Digital health: An opportunity to advance health equity

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The COVID-19 pandemic, which ushered in widespread acceptance of telehealth and other digital innovations in medicine, has changed the game for the healthcare sector. Yet the pandemic has also laid bare the issue of healthcare inequity and its well-documented impact on ethnic and racial minorities, rural communities, the underprivileged, and the elderly.

Equal access to affordable and competent healthcare has the potential to improve patient outcomes by providing better quality of life, easing reliance on emergency and late-stage interventions, and reducing early deaths.1 Digital technologies have the potential to play a critical role in efforts to improve health equity. However, rapidly advancing technology may also exacerbate exclusion, introduce unexpected biases, widen the digital divide, and continue to leave some populations behind.2Inclusive tech? It starts with design,” McKinsey, May 14, 2021.

The opportunity for technology and life sciences companies that address health equity challenges with digital innovation is immense, and the downstream economic, financial, and health benefits for society are significant. Leading digital health innovators and investors explored these topics at the 2021 McKinsey Digital Health Conference on Accelerating Diversity, Equity, and Inclusion in Digital Health and offered some early case studies. By building on those topics and case studies, we propose a framework for developing and implementing digital solutions that narrow health equity gaps.

Why health equity is good for patients and business

Inadequate access to healthcare has serious consequences for patients. Despite recent efforts to expand healthcare access (such as the 2010 Patient Protection and Affordable Care Act in the United States), some long-standing disparities remain. For example, Hispanic Americans under age 64 are more than twice as likely to be uninsured as their White counterparts, according to a 2021 Kaiser Family Foundation (KFF) study. KFF also reported that Black Americans fared significantly worse than their White counterparts across 19 of 27 health measures, including infant mortality, pregnancy-related deaths, the prevalence of chronic conditions, and overall physical and mental health.3

Equalizing healthcare access and quality not only improves individual and population-level outcomes but also has salutary effects on the larger economy: good health and prompt, effective treatment allow patients to live active and productive lives. Indeed, improvements in global health have contributed to about a third of all economic growth in advanced economies over the past century. In order to sustain this growth rate, digital health solutions must be designed to reach previously excluded or underrepresented groups.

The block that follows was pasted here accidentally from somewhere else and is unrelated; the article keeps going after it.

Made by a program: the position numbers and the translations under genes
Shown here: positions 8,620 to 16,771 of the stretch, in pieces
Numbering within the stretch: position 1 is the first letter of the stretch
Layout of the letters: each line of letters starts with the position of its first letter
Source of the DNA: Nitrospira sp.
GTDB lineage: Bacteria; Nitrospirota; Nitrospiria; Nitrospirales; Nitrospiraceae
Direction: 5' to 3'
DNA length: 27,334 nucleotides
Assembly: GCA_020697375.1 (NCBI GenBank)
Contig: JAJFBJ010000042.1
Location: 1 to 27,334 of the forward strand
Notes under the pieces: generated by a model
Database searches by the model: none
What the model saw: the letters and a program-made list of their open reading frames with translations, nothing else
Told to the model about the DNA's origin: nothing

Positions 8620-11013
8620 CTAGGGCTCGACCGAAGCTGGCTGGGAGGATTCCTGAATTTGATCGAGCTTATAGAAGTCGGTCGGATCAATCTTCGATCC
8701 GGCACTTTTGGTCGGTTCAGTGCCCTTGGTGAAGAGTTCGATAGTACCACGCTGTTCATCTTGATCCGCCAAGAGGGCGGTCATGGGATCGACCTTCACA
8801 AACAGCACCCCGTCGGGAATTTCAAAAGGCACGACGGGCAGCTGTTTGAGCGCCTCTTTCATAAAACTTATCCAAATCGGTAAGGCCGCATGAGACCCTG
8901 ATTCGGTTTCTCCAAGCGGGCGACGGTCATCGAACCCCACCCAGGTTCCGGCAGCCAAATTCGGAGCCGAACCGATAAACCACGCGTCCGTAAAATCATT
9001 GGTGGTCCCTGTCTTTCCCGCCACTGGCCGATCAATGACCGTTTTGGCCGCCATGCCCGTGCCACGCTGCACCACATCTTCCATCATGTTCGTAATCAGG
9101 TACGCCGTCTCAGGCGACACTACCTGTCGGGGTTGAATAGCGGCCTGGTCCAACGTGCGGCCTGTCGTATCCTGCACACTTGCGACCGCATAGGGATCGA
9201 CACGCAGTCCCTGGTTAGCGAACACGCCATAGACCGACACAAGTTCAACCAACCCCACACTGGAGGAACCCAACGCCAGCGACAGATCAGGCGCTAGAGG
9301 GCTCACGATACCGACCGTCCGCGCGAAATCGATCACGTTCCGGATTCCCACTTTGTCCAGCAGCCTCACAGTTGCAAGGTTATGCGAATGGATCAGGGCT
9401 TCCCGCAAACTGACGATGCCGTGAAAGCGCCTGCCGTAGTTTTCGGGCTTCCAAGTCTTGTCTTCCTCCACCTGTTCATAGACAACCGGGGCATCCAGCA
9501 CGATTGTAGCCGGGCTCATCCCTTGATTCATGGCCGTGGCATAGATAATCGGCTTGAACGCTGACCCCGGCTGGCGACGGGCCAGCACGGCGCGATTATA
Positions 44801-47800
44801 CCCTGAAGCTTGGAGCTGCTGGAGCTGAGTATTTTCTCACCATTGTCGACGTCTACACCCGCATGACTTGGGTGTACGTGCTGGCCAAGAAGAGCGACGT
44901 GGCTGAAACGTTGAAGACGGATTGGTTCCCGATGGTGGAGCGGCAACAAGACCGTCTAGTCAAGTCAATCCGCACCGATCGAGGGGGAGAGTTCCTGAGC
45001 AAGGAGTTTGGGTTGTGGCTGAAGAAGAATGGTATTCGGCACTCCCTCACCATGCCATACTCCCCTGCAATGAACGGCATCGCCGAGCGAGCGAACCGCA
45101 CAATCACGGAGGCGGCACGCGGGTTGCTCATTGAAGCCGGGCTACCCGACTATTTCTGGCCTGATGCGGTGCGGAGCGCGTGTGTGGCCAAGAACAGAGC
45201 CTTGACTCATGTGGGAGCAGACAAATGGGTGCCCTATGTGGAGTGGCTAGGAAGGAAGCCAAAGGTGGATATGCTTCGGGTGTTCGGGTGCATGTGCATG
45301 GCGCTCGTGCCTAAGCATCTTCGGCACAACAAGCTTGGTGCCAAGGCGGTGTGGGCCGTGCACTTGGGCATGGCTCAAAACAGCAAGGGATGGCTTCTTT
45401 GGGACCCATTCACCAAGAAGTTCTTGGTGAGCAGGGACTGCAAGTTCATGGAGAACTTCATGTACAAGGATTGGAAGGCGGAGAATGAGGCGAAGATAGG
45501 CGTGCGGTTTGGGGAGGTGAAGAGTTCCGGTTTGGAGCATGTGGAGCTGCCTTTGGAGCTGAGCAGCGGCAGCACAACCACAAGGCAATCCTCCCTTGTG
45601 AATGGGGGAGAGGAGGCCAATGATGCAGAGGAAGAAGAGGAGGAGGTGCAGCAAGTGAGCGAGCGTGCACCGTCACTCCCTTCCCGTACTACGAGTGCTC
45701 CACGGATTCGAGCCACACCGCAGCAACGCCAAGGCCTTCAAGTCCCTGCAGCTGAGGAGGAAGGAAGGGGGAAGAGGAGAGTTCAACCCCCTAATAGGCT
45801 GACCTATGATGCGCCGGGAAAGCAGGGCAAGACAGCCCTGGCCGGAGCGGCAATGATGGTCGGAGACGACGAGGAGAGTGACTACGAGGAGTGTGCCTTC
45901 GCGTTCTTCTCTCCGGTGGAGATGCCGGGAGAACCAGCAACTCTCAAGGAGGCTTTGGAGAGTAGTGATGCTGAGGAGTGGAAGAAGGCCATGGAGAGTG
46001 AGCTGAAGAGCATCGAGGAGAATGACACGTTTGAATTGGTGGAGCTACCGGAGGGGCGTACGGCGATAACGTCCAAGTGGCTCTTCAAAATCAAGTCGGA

Investors in digital health solutions are beginning to take note. Venture funding for digital health companies reached a record $29.1 billion in 2021, with more than $0.5 billion in funding for digital health companies targeting social determinants of health and underserved populations (Exhibit 1).4 What’s more, as investors integrate environmental, social, and governance criteria into their decision making, health equity can become a core principle in planning for maximum social impact.5

Innovators can accelerate equity in digital health by aligning goals and actions to levers that prioritize diversity, equity, and inclusion.

The opportunity: Addressing health equity with digital solutions

Bridging equity gaps requires significant work, and digital tools can be critical in that effort. By taking inspiration from start-ups and established leaders in the field, digital health innovators can begin to envision how their product will address health equity.

Digital tools can improve equity by increasing healthcare access, addressing unmet needs and personalizing care for patients, and considering the historical context within the communities they serve (Exhibit 2). Understanding these three areas of opportunity can help digital health innovators develop and scale their products to make a meaningful difference.

Venture funding for digital health companies targeting social determinants of health and underserved populations reached new highs in 2021.

1. Improve access to healthcare

Digital technology can narrow the equity gap in several ways, from streamlining difficult-to-navigate medical bureaucracy processes to eliminating travel and transportation factors from healthcare access. Access is limited by two chief constraints: affordability and availability.

High treatment costs and limited insurance coverage are well-known barriers to care. For example, health plans often have poor coverage for fertility treatments, making in vitro fertilization (IVF) prohibitively expensive for many patients. The digital health start-up Univfy is working to lower those costs in two ways: by developing an AI-based platform that predicts a patient’s probability of success and by partnering with clinics to offer refunds if IVF efforts fail.